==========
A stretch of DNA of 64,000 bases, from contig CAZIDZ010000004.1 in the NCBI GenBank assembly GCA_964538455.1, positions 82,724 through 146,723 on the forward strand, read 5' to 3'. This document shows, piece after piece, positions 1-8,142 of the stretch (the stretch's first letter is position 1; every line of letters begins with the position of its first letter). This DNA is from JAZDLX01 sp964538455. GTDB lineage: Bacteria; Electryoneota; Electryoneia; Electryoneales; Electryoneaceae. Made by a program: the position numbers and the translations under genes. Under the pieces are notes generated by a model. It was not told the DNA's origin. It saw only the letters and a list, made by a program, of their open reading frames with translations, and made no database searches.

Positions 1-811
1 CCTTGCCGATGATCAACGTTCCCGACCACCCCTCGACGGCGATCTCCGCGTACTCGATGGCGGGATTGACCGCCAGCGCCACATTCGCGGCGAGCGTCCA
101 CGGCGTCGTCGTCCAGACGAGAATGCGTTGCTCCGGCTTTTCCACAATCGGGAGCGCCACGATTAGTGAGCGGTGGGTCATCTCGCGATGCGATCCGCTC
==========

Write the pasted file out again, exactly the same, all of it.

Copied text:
A stretch of DNA of 64,000 bases, from contig CAZIDZ010000004.1 in the NCBI GenBank assembly GCA_964538455.1, positions 82,724 through 146,723 on the forward strand, read 5' to 3'. This document shows, piece after piece, positions 1-8,142 of the stretch (the stretch's first letter is position 1; every line of letters begins with the position of its first letter). This DNA is from JAZDLX01 sp964538455. GTDB lineage: Bacteria; Electryoneota; Electryoneia; Electryoneales; Electryoneaceae. Made by a program: the position numbers and the translations under genes. Under the pieces are notes generated by a model. It was not told the DNA's origin. It saw only the letters and a list, made by a program, of their open reading frames with translations, and made no database searches.

Positions 1-811
1 CCTTGCCGATGATCAACGTTCCCGACCACCCCTCGACGGCGATCTCCGCGTACTCGATGGCGGGATTGACCGCCAGCGCCACATTCGCGGCGAGCGTCCA
101 CGGCGTCGTCGTCCAGACGAGAATGCGTTGCTCCGGCTTTTCCACAATCGGGAGCGCCACGATTAGTGAGCGGTGGGTCATCTCGCGATGCGATCCGCTC